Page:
Busted in Minnesota, free pass through Canada

People keep wondering how we are doing, and if that laptop did end up under the trailer tires. The good news is we made it to Alaska, I’m actually warming up to Windows 8 a little, the bad news is we got a ticket along the way. (not for speeding, with that huge trailer) I was sitting at a stoplight in Minnesota, and I heard someone knocking on the rear passenger window. Here it was a policeman! He informed me the children on the back seat did not have their seats belts on, and I was to pull over. Thankfully, I only got one ticket for $106, instead of the 3 tickets he said he could have given me. However, the good news is we had 0 flat tires, 0 breakdowns, and 0 problems. (Other than normal problems that occur when trying to sleep in a crowded enclosed trailer)

Once we arrived at the Canada border, I was expecting the usually pull over, open the doors, get all the children out, open the luggage, etc. Maybe it was due to the fact I was not driving a camo limo, or the fact is was 2 am, the border guard glanced at our papers, then asked me a few questions, and oddly kept insisting I had pistols in the trailer. I told him I don’t, and he can look, I don’t care. I did have some .22 long rifle ammo which I told the about. (which he asked about 3 times “is that for your pistol in the trailer?”). He must have believed me, because he waived me through without even looking inside the van or trailer. The border crossing took less than 5 minutes, a real record, and totally unexpected with a 24 foot trailer packed with stuff. I think the border guards just ask you crazy questions to see how you respond.

Our sleeping quarters inside the trailer:

We rolled through Canada without any issues at all, and managed to catch a few campground just as they were closing for the winter. Crossing the Alaskan border was just as easy as the Canada border. I was shocked, but pleased.

Around noon Saturday we rolled into Soldotna, AK. There I picked up our guns that I had stored at a friends house, and we continued down to Anchor Point.

Once we arrived in Anchor Point is when the problems started. It turns out lane had reverted back to a sort of mud bog like they use at “The Buck”.  That wasn’t a huge deal, but it present a problem of how to haul our washer from the trailer to the cabin. This was easily solved however, due to my 4 wheeler racks. Hopefully this doens’t affect the warranty on the washer.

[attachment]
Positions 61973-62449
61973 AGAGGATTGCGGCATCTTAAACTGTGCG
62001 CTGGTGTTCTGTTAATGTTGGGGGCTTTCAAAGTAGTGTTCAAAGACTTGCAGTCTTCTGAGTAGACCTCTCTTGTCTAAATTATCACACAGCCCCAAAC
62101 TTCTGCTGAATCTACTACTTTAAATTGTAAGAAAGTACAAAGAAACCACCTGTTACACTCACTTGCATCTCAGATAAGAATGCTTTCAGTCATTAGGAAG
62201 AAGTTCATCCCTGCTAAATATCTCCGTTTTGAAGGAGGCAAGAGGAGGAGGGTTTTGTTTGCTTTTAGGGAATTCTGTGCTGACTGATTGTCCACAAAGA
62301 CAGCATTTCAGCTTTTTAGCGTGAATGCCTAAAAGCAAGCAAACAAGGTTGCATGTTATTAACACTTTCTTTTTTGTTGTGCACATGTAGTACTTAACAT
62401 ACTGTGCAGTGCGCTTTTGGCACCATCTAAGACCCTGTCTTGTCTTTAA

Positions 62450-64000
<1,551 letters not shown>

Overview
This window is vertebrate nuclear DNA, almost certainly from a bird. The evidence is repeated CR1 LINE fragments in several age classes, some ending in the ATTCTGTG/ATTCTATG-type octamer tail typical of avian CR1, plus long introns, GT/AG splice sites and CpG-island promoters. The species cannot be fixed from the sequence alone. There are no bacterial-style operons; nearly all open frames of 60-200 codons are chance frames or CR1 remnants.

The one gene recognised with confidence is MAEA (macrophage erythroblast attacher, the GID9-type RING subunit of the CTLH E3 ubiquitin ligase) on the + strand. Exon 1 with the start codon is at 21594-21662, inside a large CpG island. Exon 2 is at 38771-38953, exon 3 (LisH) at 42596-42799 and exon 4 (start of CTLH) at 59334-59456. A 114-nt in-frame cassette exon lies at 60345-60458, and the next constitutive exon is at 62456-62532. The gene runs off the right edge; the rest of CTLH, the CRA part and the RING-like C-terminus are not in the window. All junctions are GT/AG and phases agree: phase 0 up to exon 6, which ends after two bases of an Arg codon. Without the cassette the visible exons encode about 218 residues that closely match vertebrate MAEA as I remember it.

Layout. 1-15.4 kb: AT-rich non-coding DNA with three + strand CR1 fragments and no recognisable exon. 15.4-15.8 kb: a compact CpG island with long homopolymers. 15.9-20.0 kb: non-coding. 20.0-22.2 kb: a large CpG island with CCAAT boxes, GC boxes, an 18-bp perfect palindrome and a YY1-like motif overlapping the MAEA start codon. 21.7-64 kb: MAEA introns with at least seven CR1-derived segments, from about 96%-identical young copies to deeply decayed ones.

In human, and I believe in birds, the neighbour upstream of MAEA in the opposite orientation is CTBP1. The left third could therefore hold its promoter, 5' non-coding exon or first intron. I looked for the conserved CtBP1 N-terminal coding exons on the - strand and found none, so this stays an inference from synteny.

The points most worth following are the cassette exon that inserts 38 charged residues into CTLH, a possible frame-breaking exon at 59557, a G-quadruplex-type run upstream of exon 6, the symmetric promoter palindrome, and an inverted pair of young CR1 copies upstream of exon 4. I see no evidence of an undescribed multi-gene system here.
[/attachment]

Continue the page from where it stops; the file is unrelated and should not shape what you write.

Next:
Once we arrived at the cabin, we discovered the gas stove did not want to work right. Then the van battery went dead, and wouldn’t take a charge. About that point the water pump decided to stop working right, which mean we didn’t have water pressure. The next day our trusty Honda generator stopped working. The neighbor Ron saved the day by loaning us his. It was around this time I learned how much water a washer takes. Keep in mind we were hauling water in 5 gallon jugs to dump into our water tank. The first run of the washer used up 25 gallons.

Now for the good news: I rigged up a trailer with a 275 gallon plastic water tank and an electric pump, which greatly aided the water hauling. (using the dumpy harbor freight trailer) I did have a spare generator stored in Soldotna, which allowed me to return Ron’s generator.  I figured out the problem with the water pump, and that should be completely resolved this week, in the meantime I have the water pump working enough to hold us over.

The strange part is, I still enjoy Alaska, more than ever!

Also, I wrote a book that will be released the end of this year about some of our Alaskan adventures, it has over 100 full color photographs and I think it is interesting, but I’m partial. 🙂 It will sell for like $14. I dont’ have a title for it yet though. Marlene suggested “how to drive your wife crazy”. She does have a twisted sense of humor…

Happy days,

Matt

Some funny looking things we seen along the Alaskan highway:

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